Microservices at Gigya

Microservices at Gigya

Slides from the first meetup about Microdot, Gigya's open source microservices framework in .NET.

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Rotem Hermon

July 04, 2017
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Transcript

  1. By Meetup #1 - Introduction

  2. Microservices @

  3. About Gigya • Customer Identity Management Platform • Multiple products

    • Hundreds of (big enterprise) customers • 1.3 billion user profile managed • 5 Data centers • 10K API calls/sec (with X10 peaks)
  4. We started small

  5. A couple of years later…

  6. We had problems • One code base, multiple teams •

    Archeological code layers • Technical debt (not enough unit tests, weird hacks) • “All or nothing” deployment • Looooooooong release cycles
  7. None
  8. Microservices Benefits • Scalability (organizational and technical) • Agility •

    Resiliency • And also… (easier to understand, easier to deploy, easier to change, easier to experiment, multiple technologies)
  9. Microservices – Not a free lunch! Modularity System Complexity

  10. Microservices – Not a free lunch! • System complexity •

    Operational complexity • Performance and latency • Reliability • Consistency • Debugability
  11. None
  12. And we had another problem

  13. Concurrency

  14. Distributed Concurrency

  15. None
  16. (A is for Actors)

  17. The Actor Model • Simpler concurrent programming model • Write

    single-threaded code (easier to understand) • Concurrency and scale via actor instances • Maximizes CPU utilization • Easy to distribute
  18. Virtual Actors • Started in 2008 at Microsoft Research –

    Project Orleans • In production since 2011 (Halo 4 cloud services) • Open sourced and moved to Microsoft Studios at 2015 • A port to Java – Orbit (by EA)
  19. Virtual Actors • Goals: • Make distributed application programming easier

    • Prefer developer productivity and transparent scalability • “A programming model and runtime for building cloud native services”
  20. Virtual Actors • A Virtual Actor: always exists and never

    fails
  21. Virtual Actors Actor types: • Worker • An auto-scaling processing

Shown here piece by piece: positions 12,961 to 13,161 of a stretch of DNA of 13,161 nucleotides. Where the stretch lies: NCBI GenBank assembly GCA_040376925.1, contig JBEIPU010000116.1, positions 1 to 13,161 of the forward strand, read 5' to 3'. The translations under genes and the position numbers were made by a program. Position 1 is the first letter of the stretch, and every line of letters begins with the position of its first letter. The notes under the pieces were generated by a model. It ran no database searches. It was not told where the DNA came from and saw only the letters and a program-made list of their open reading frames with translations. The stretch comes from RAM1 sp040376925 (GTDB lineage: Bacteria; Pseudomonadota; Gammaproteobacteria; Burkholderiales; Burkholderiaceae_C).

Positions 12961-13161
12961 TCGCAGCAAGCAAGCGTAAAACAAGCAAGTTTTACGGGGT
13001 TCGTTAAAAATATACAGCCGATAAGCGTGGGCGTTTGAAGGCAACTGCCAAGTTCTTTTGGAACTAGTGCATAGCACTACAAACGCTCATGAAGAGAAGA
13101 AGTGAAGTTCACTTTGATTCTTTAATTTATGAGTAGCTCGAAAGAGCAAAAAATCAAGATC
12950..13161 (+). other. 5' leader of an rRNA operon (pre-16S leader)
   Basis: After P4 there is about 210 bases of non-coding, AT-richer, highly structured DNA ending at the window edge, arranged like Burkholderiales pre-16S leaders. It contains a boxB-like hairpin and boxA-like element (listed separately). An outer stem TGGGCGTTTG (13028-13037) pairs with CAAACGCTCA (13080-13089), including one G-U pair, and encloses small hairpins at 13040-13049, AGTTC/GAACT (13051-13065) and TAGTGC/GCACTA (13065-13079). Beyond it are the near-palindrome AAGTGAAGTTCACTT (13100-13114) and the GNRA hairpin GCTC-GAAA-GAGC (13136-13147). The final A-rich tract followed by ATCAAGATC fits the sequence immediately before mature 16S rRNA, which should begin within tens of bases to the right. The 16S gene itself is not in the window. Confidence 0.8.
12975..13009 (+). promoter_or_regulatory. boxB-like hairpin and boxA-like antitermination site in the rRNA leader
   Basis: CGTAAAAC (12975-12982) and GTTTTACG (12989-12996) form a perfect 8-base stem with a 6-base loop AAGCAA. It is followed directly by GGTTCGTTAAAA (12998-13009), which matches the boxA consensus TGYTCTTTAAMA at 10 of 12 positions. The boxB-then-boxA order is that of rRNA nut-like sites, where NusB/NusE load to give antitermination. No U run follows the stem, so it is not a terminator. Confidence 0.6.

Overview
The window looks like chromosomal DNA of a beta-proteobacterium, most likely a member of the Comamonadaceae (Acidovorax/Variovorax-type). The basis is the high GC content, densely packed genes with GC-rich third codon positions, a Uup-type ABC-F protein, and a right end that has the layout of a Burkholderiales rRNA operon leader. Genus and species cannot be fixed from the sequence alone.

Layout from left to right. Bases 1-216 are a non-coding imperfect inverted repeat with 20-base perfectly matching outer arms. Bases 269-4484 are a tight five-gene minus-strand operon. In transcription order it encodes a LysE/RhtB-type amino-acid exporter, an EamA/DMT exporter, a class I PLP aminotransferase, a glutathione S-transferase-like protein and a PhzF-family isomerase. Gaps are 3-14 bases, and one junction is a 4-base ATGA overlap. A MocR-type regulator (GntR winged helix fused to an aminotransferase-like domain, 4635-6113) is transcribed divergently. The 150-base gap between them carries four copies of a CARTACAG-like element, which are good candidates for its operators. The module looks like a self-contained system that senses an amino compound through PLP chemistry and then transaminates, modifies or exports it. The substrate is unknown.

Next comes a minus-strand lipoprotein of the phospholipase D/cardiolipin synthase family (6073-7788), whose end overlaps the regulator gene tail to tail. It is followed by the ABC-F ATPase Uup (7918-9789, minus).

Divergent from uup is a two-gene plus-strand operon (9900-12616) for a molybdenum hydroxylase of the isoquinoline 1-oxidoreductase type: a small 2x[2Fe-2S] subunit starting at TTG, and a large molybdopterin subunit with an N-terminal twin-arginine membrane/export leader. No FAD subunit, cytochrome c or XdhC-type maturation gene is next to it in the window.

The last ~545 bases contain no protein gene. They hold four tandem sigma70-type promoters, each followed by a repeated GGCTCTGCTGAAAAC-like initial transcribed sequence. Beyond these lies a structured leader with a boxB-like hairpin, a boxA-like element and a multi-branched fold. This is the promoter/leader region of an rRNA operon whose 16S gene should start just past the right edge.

unit – multiple instances created by framework as needed • Single Activation • Guaranteed to have a single active instance in the cluster • A Stateful application middle-tier
  22. Virtual Actor Framework • A runtime providing virtual “actor space”,

    analogues to virtual memory • Handles Actor placement, activation and GC when needed • Balances resources across the cluster, provides elastic scalability
  23. Simplified Programming Model • An Actor is a class, implementing

    an interface with asynchronous methods • The caller of an Actor uses the actor interface via a proxy • Messaging is transparent and handled by the runtime. Programmers deal with interfaces and methods
  24. Simplified Programming Model

  25. Simplified Programming Model

  26. So can we use Actors as microservices?

  27. A Microservice • “Small” (developed by a single team) •

    Solves a problem (single responsibility) • Interacts with other services over well-defined interfaces • Independently deployed • Remains consistent and available in presence of failures
  28. Actors as Microservices ? • “Small” (developed by a single

    team) • Solves a problem (single responsibility) • Interacts with other services over well-defined interfaces • Independently deployed • Remains consistent and available in presence of failures
  29. Actors as Microservices ? • “Small” (developed by a single

    team) • Solves a problem (single responsibility) • Interacts with other services over well-defined interfaces • Independently deployed • Remains consistent and available in presence of failures (?)
  30. Actor based microservices Service A Service B ServiceB Interface Actor

    IMyServiceB
  31. Actor based microservices Service A Service B ServiceB Interface Actor

    IMyServiceB ServiceB HTTP Listener
  32. Actor based microservices Service A Service B ServiceB Interface Actor

    IMyServiceB ServiceB Client ServiceB HTTP Listener JSON over HTTP
  33. None
  34. None